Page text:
Posts tagged Wild Horses

The Mustang Trail Horse

Me and my Mustang, Bella, returning from a winter trail ride.

Here’s my theory:  If you have a horse who was living wild on the land before he was captured, then you have a horse who is not afraid of going out on the trail.

As any horse person knows, there are horses who are just nuts if taken out of an enclosed environment. They aren’t used to open spaces, and they’ve never been exposed to them. This is a great disappointment to many a horse owner who envisions him or herself galloping across the prairie on a noble steed.

I once had a client who decided to get back into horses after many years of  “abstinance.” She shopped long and hard for just the right horse and was drawn to a beautiful Palomino at a show barn. He was a mature fellow with cool blood–not a hot breed–and had lots of training under his belt. Perfect! Or so it seemed.

Things went swimmingly for the first few months as they got to know each other, schooling and taking lessons in the arena of the barn where he was boarded. The client then decided it was time to go out on the trail.  NO WAY, her beautiful boy let her know in no uncertain terms! Turned out, as nicely trained as he was, he had no trail experience.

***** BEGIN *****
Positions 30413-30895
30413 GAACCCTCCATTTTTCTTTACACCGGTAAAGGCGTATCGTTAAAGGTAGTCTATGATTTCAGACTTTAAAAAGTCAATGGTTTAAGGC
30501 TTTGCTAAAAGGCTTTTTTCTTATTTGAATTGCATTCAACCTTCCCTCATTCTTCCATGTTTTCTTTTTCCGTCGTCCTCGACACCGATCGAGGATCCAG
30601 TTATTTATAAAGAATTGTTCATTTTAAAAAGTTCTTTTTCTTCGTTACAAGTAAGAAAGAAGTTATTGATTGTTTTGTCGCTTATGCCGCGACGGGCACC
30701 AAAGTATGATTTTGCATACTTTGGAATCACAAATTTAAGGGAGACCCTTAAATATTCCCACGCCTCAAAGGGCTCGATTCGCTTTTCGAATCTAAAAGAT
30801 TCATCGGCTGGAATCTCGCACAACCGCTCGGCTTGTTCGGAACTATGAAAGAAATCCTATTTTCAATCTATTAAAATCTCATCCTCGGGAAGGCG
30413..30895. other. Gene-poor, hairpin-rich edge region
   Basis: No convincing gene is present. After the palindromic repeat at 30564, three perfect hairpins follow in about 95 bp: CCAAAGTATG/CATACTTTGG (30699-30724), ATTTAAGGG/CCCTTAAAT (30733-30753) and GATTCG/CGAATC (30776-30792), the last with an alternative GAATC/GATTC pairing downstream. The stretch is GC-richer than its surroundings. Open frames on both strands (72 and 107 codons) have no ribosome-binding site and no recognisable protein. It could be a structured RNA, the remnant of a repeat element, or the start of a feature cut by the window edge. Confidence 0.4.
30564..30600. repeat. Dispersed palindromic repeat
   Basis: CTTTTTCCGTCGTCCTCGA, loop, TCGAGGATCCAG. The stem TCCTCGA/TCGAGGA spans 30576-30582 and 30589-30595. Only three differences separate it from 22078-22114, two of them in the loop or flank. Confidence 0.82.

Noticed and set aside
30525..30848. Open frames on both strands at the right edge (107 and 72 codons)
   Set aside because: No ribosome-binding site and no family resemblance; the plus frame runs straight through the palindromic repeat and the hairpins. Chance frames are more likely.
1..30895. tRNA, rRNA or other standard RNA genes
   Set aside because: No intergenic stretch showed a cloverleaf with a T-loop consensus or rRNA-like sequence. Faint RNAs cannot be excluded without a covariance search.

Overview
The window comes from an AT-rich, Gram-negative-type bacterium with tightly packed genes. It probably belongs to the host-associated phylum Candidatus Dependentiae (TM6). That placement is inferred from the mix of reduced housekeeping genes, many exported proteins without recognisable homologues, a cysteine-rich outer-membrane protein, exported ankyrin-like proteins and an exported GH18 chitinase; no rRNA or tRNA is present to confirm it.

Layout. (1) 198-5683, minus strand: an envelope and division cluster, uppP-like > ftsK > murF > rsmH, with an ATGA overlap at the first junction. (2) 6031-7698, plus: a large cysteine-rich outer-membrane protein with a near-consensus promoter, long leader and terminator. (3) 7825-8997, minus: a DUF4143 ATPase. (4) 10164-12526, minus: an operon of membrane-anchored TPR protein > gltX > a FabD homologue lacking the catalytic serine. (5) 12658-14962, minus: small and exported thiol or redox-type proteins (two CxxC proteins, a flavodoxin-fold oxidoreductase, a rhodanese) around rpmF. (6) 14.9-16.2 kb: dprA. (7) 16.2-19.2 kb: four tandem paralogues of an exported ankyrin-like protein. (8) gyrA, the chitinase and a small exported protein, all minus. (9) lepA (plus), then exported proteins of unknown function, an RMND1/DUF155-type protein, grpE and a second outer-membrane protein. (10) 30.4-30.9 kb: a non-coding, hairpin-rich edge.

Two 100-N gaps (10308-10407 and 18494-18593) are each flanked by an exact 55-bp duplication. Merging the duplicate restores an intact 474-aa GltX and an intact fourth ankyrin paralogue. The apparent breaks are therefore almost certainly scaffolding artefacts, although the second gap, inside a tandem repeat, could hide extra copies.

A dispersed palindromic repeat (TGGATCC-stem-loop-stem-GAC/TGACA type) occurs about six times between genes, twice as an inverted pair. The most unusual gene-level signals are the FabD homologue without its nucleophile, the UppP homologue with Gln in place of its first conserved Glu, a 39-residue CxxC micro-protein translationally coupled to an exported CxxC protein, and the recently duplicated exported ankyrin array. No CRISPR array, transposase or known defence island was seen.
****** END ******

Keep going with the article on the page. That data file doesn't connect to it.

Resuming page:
I was called in to talk to the horse and explain to him that he would always be safe with his person, my client, and that he didn’t need to be afraid. She wanted me to tell and show him long, lazy, enjoyable trail rides together where he was completely calm.

Unfortunately it doesn’t work this way. Just because we can “talk” to an animal doesn’t mean we can reason them out of an instinctive fear or behavior. And this boy made it as clear to me as he had to his owner that he had no intention of trail riding! Try as I might, I couldn’t really make her understand this, so I fear she may have been disappointed with our session. Be that as it may…….

The point being, if you want a good solid trail horse you might just look around for a mature, well-started Mustang. They are used to being out, they know their way around, and they are surefooted and savvy. In fact, they do often have strong opinions about where they want to go and what they want to do, independent of yours, so don’t expect a trail buddy who’s like a horse from a dude string.

So pick a Mustang, honor one of our country’s greatest icons, and be ready for the ride!

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If your curious or crazy about Mustangs, you might enjoy some of the following posts:

Mustangs Come in All Sizes, Shapes, Colors, and……… yes, Personalities

A Metal Mustang

A Very Different Type of Mustang Personality

The More, Ahem, “Robust” Type of Mustang

How Are Wild-Captured Mustangs Different From Our Domesticated Breeds?

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The Mustang Mystique

What is it about the wild Mustang that captivates and holds the attention? People of all ages and backgrounds love this American icon, and increasing numbers are fighting for its survival.